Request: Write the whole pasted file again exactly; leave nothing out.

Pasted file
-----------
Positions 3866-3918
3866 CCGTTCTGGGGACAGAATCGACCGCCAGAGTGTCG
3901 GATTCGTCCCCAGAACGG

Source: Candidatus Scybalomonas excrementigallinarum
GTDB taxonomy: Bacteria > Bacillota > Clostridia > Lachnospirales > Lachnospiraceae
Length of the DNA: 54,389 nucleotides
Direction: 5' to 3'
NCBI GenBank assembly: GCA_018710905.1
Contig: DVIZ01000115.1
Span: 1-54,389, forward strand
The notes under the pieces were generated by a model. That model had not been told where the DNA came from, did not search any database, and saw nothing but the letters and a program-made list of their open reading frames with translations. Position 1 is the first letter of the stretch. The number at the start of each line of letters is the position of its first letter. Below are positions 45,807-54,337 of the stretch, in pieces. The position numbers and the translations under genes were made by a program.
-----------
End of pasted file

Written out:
Positions 3866-3918
3866 CCGTTCTGGGGACAGAATCGACCGCCAGAGTGTCG
3901 GATTCGTCCCCAGAACGG

Source: Candidatus Scybalomonas excrementigallinarum
GTDB taxonomy: Bacteria > Bacillota > Clostridia > Lachnospirales > Lachnospiraceae
Length of the DNA: 54,389 nucleotides
Direction: 5' to 3'
NCBI GenBank assembly: GCA_018710905.1
Contig: DVIZ01000115.1
Span: 1-54,389, forward strand
The notes under the pieces were generated by a model. That model had not been told where the DNA came from, did not search any database, and saw nothing but the letters and a program-made list of their open reading frames with translations. Position 1 is the first letter of the stretch. The number at the start of each line of letters is the position of its first letter. Below are positions 45,807-54,337 of the stretch, in pieces. The position numbers and the translations under genes were made by a program.